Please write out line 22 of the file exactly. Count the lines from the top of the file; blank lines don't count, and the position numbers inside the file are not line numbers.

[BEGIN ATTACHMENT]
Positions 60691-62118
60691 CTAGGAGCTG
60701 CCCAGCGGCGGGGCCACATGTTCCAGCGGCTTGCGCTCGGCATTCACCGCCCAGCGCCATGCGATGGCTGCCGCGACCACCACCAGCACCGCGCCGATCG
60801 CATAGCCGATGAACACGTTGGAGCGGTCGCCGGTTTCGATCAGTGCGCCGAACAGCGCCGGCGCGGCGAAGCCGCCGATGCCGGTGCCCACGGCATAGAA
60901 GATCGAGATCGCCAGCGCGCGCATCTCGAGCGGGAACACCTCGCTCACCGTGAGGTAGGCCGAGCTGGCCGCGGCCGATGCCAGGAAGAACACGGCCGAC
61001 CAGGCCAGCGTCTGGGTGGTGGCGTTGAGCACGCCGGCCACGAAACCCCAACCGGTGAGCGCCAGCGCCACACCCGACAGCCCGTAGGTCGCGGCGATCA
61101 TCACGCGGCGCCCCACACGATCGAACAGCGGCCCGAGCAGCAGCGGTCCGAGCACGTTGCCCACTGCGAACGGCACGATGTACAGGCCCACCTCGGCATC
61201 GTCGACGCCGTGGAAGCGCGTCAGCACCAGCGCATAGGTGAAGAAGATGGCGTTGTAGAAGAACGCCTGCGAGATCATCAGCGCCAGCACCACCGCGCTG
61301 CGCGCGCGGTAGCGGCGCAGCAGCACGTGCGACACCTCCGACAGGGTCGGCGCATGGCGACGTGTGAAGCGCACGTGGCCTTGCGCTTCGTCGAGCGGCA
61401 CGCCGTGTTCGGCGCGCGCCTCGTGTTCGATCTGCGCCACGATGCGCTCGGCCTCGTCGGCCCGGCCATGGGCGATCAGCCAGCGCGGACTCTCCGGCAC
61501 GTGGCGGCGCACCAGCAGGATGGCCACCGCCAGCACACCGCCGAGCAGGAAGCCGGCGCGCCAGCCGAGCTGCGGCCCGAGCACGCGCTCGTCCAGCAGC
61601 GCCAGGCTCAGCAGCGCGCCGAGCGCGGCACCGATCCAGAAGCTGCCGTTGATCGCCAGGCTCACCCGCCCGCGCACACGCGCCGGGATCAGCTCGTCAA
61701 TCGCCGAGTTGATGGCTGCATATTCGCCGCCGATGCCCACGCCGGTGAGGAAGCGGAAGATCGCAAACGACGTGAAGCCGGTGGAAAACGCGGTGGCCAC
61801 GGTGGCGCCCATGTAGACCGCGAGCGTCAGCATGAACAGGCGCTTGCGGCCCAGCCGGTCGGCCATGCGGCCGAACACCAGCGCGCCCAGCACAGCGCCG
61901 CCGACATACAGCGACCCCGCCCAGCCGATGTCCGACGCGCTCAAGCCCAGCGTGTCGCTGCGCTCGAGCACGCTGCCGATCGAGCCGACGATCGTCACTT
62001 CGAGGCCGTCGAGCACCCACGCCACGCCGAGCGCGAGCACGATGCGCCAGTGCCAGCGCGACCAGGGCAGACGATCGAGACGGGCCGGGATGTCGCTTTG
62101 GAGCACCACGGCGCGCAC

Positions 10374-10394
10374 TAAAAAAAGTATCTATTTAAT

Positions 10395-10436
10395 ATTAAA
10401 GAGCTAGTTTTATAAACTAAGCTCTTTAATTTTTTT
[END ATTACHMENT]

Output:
10401 GAGCTAGTTTTATAAACTAAGCTCTTTAATTTTTTT